We are a bit over 24-hours removed from learning about Jose Fernandez's tragic death, and I am still at a complete loss for words. I have read as much about the remarkably talented 24-year-old as my eyes and heart could bear over the last day, and yet it still feels surreal, if not downright impossible that he is gone. It seems so cruel that one so young, vibrant, and utterly beloved could be taken from this world in the midst of not only a fantastic career, but also mere days after learning that he would be a father. And there is little that I, or anyone else can say to make it better.
Given that he was one of my favorite athletes, though, I feel the need to try.
As a Yankees blog, we have rarely had the privilege of writing about Fernandez. Our most recent post was about the drawbacks of the team making a move for the Marlins ace, and that is the light in which he was generally viewed by Yankees fans - a trade target. The next time I was hoping to write about him was in our annual awards post, wherein I was planning on making a strong case for him as the National League Cy Young winner (and I still may, through misty eyes and shaking keystrokes).
None of that makes this loss any easier, though - and I say that as a fan of a team that never faced Jose Fernandez.
It goes without saying that Fernandez was one of the very best pitchers in Major League Baseball from the moment that he set foot on the field in 2013. He was the Rookie of the Year then, and a frontrunner for the Cy Young now, and all deservedly so. He averaged 6.3 bWAR and 6.7 fWAR per 162-game season, and was first or second in the National League in fWAR, FIP, K/9, K%, and K-BB% in 2016. Fernandez was a superstar in every sense of the word, and he was a must-watch in every start. In the final start of his career, he went 8.0 IP, allowing 3 H, 0 R, and 0 BB, while striking out 12. It was the third-best start of his career by Game Score, and his ninth double-digit strikeout game of the season.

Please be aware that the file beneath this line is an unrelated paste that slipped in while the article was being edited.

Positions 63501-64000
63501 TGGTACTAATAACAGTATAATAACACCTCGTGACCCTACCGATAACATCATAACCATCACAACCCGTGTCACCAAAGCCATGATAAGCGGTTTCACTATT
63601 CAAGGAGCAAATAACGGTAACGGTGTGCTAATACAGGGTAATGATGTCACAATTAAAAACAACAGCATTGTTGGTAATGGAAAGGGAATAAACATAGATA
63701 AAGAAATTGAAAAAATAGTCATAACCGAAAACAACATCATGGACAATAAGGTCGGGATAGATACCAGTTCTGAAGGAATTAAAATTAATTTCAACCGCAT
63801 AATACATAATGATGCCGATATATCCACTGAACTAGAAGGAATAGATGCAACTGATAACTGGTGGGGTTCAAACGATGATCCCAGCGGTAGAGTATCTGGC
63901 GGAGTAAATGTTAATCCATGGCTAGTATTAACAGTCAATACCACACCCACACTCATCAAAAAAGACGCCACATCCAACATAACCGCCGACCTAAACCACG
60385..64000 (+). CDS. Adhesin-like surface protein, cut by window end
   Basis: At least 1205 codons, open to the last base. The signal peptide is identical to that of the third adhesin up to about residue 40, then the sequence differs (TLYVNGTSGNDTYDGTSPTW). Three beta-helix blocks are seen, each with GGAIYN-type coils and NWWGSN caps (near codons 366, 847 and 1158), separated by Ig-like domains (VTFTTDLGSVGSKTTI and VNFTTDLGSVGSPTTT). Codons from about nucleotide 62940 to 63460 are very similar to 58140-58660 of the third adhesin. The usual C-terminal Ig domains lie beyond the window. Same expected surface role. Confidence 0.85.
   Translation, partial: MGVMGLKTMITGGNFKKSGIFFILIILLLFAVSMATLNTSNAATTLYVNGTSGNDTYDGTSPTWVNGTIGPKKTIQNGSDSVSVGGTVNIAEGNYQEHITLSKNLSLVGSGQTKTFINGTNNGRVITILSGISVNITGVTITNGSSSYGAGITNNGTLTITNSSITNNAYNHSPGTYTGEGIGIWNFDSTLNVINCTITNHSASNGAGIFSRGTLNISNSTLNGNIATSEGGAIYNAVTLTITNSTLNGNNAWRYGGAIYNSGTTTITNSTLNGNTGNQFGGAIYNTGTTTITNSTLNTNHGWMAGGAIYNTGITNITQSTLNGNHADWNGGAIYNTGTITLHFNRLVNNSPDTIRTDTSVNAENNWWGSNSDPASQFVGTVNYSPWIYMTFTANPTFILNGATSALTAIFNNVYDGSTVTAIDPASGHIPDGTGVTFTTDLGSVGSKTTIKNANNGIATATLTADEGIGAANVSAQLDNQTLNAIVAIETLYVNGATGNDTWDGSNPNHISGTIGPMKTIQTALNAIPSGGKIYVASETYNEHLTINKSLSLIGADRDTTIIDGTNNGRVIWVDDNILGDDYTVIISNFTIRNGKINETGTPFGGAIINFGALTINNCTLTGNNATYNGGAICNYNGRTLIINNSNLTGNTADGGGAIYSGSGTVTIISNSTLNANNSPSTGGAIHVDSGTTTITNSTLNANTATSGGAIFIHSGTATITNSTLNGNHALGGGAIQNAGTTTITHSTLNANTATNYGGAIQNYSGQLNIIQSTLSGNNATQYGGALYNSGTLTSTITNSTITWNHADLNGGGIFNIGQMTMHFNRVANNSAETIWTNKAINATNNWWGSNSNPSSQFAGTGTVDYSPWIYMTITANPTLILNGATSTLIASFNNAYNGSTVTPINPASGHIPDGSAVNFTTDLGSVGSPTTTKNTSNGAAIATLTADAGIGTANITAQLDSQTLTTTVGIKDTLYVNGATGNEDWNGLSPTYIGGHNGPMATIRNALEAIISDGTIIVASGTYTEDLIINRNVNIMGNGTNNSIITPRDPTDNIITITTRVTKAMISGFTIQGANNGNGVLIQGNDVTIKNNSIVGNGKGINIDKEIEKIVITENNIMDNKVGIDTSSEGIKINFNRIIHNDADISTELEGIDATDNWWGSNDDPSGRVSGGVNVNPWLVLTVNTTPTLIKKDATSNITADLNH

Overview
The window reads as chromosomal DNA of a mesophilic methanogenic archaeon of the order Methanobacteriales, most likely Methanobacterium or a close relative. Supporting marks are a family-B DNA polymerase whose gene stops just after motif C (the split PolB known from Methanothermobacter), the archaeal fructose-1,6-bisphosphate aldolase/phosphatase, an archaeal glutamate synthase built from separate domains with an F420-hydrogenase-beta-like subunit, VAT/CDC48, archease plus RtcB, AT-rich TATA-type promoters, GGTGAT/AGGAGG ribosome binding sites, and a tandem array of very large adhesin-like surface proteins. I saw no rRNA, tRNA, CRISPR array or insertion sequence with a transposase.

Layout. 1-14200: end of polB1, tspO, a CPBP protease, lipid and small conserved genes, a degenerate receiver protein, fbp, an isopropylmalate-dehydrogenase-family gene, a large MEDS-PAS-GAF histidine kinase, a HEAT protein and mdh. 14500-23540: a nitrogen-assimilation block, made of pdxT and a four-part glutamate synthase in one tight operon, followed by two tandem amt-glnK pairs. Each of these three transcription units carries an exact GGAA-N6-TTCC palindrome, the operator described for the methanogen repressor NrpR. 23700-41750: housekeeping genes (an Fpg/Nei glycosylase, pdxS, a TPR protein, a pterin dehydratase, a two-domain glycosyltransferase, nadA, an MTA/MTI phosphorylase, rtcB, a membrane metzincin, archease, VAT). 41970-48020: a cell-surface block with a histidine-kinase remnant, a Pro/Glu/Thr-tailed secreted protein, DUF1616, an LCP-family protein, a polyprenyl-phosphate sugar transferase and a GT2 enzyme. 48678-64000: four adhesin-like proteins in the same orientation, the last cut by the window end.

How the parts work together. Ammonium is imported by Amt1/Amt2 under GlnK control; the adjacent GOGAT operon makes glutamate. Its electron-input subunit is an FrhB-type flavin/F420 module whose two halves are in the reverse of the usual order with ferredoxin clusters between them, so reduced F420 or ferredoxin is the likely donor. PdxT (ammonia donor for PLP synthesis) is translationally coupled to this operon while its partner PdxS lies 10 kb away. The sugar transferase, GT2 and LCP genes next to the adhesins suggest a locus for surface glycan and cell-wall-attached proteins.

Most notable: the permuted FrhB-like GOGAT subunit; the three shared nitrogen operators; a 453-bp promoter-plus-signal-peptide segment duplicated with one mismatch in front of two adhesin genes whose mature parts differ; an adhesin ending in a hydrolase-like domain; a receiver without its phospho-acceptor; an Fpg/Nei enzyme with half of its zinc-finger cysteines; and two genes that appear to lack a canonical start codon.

For all of the good that can be said about his tangible performance, it seems to minimize the person that trotted out to the mound every fifth day. The story of how Fernandez came to the United States from Cuba is well-known (though I still recommend revisiting it), but he was so much more than that. He was a hero to the Cuban community in Florida. He bonded with the children of his teammates. He worked closely with the Live Like Bella charity. And he was universally adored by teammates, opponents, coaches, writers, and ... well ... everyone in the game.
And it isn't difficult to see why. Even as fans, who receive such a limited glimpse into a player who is not performing before our eyes, we could see the joy that Fernandez brought to the game. He was always smiling, and he exuded the childlike energy and wonderment that makes baseball such a special game whenever he was near the field. Take a look at Adam Peterson's Twitter feed from yesterday for as many images of that energy that you can handle. That is the player that I will remember, even before his greatness as a pitcher.
I have never written anything along these lines before, and it took my hours to reach this point. I stopped and started a half-dozen times between last night and this morning, and I hope that I in some small way was able honor Fernandez's memory. The game has lost one of its brightest lights, and for that I am deeply saddened, but I am also grateful that we were able to enjoy its shine for the past four years.